extremely sketchy and incredibly graphic.

I recently joined NYC Sketchnoters Group, and tonight is our second meeting. Sketchnoting is all about using usual visual images —  drawings, symbols, shapes, icons, color, etc. — to record ideas and convey meanings.  For visual thinkers, it’s a great companion piece to traditional chicken scratch note-taking.  Visuals for Change founder Amanda Lyons helms the group, and for a mere 10 bucks, you get yourself an evening of shame-free sketchnoting and infotaining interactive exercises.

Above is my sketch from an activity in which Amanda gave us a couple of minutes to illustrate of a concept of our choice.  What I was going for was how, even in the most volatile arguments, there are often common, overlapping interests below the surface positions. This is a core concept of our work at New York Peace Institute, and of mediation in general.

Click here to learn more about Graphic Facilitation…



Roma mania, Mona, Romania.

Folks, well into the 21st century, our Roma (commonly known as Gypsy) brothers and sisters are still subjected to all kinds of segregation, discrimination, and marginalization worldwide.  Before my New York Peace Institute days, I had the honor of working on this initiative to promote Roma inclusion in civil society in Eastern Europe.

So, I’m delighted to let you know that on March 8th we’re hosting a free screening of Our School, a fabulous documentary about Roma youth in Romania, in cooperation with Lysistrata, the gender working group at NYU’s Center for Global Affairs. Director Mona Nicoara will be on hand for Q&A.  Seating is limited, so please RSVP toute suite. Meanwhile, here’s an interview with Mona by Rachel Hart, from the Open Society Institute’s blog (reproduced with actual permission!)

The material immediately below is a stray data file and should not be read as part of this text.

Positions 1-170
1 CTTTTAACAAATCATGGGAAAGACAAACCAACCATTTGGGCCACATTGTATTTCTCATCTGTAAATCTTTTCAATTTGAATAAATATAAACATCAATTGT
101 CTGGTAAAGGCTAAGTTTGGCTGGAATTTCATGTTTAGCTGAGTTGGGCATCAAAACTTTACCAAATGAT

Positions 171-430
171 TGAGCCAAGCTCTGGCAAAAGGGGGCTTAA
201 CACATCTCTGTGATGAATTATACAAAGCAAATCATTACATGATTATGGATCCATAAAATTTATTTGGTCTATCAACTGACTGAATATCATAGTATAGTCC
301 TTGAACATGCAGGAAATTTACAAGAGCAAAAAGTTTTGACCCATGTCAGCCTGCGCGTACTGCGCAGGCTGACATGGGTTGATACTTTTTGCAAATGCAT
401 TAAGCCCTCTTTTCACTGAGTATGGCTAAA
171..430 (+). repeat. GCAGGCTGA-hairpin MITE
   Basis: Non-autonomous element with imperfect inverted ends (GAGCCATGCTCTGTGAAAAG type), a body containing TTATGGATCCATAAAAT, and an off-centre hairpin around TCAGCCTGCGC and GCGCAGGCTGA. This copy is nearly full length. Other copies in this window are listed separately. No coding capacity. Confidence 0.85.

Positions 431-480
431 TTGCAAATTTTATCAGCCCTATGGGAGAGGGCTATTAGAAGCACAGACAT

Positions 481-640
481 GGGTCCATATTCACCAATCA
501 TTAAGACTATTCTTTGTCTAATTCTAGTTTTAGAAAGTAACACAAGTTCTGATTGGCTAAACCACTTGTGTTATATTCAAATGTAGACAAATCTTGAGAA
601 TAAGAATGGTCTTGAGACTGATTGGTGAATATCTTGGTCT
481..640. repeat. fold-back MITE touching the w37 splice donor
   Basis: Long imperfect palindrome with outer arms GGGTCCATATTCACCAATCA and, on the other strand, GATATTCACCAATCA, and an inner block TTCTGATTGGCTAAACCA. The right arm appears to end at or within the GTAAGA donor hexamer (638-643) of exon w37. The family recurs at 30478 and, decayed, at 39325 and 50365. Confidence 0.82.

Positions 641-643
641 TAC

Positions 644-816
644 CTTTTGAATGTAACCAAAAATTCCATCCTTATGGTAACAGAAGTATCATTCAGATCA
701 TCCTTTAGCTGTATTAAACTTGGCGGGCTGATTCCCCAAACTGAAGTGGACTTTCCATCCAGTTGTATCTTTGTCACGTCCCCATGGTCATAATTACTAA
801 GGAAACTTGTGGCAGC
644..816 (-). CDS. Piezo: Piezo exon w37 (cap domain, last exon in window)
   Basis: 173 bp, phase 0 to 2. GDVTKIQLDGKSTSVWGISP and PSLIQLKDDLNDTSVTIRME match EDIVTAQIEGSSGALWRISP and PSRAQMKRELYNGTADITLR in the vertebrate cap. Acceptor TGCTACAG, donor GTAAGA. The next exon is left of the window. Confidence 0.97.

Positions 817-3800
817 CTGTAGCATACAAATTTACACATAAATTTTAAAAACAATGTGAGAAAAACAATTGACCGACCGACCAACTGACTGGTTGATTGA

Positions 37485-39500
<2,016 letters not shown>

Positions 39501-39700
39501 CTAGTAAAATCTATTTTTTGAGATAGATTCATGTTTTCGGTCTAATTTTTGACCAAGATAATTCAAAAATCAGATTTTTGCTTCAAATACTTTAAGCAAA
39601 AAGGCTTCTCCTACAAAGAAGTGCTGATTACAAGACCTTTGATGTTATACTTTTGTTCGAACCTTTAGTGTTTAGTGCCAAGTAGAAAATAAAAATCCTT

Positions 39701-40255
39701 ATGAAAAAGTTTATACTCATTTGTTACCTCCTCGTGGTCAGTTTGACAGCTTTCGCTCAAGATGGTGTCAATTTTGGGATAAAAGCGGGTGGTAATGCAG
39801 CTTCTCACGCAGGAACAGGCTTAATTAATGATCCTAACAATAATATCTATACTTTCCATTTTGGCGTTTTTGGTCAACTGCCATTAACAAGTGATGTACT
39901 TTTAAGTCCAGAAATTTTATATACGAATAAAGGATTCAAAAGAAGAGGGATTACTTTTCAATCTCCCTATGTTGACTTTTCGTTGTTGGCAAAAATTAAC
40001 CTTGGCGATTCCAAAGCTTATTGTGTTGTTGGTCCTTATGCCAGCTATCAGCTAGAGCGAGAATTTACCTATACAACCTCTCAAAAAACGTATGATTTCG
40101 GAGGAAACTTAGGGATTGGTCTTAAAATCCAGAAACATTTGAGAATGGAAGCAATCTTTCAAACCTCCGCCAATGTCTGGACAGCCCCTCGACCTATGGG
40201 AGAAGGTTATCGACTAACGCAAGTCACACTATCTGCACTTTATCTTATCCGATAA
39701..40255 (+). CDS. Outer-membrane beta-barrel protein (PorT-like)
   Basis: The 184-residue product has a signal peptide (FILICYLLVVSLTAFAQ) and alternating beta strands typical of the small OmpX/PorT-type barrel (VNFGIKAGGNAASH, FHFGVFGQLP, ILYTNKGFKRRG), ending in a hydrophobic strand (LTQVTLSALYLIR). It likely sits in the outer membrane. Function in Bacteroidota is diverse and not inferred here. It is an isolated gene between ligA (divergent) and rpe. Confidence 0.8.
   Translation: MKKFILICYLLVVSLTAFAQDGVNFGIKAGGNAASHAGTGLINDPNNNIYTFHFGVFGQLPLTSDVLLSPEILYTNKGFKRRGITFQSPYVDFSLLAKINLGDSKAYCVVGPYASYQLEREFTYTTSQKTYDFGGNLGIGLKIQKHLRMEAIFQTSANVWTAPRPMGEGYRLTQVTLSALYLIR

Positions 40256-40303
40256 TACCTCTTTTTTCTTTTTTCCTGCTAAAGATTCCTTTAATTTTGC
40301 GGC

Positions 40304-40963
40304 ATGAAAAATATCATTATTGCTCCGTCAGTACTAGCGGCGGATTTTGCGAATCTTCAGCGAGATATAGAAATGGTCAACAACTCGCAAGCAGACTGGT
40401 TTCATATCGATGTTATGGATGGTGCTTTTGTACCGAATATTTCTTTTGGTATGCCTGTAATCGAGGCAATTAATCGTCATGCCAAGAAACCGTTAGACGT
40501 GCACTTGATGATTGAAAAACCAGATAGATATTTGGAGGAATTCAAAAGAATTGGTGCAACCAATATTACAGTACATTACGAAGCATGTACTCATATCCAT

Click here to learn more about Mona!

peace core values.

I teach a course at New York University’s Center for Global Affairs called “How to Build Your Own NGO.”  My aim is to provide students with practical, nuts and bolts skills they’ll use in the non-profit sector, to augment their wingnut and screws theoretical learning. (I wrote more about gradschools here.)  I  spend a chunk of time spieling about developing core values — the ethos underlying an organization’s vision, mission, strategy, and organization culture.  

So, I wanted to share New York Peace Institute’s core values, which we built by consensus across the organization (with the help of our friends at Big Duck).  I keep them posted over my desk, and I read them daily, as a constant reminder that even the most mundane, bureaucratic tasks (of which I perform many) are in service to promoting a peaceful NYC. It never fails to put a pep in my step.  

Click here for the 6 steps…

Guest blogger Ashok Panikkar on the right to offend.

Here’s a guest post from my friend and peacebuilding agent provocateur Ashok Panikkar, Executive Director of the Indian conflict resolution organization Meta-Culture.  I’m not sure I agree with everything he says below. But he is quite persuasive…even moreso in person, where he’ll augment his reasoning with infectious laughter and impish charm.

Click here for his article!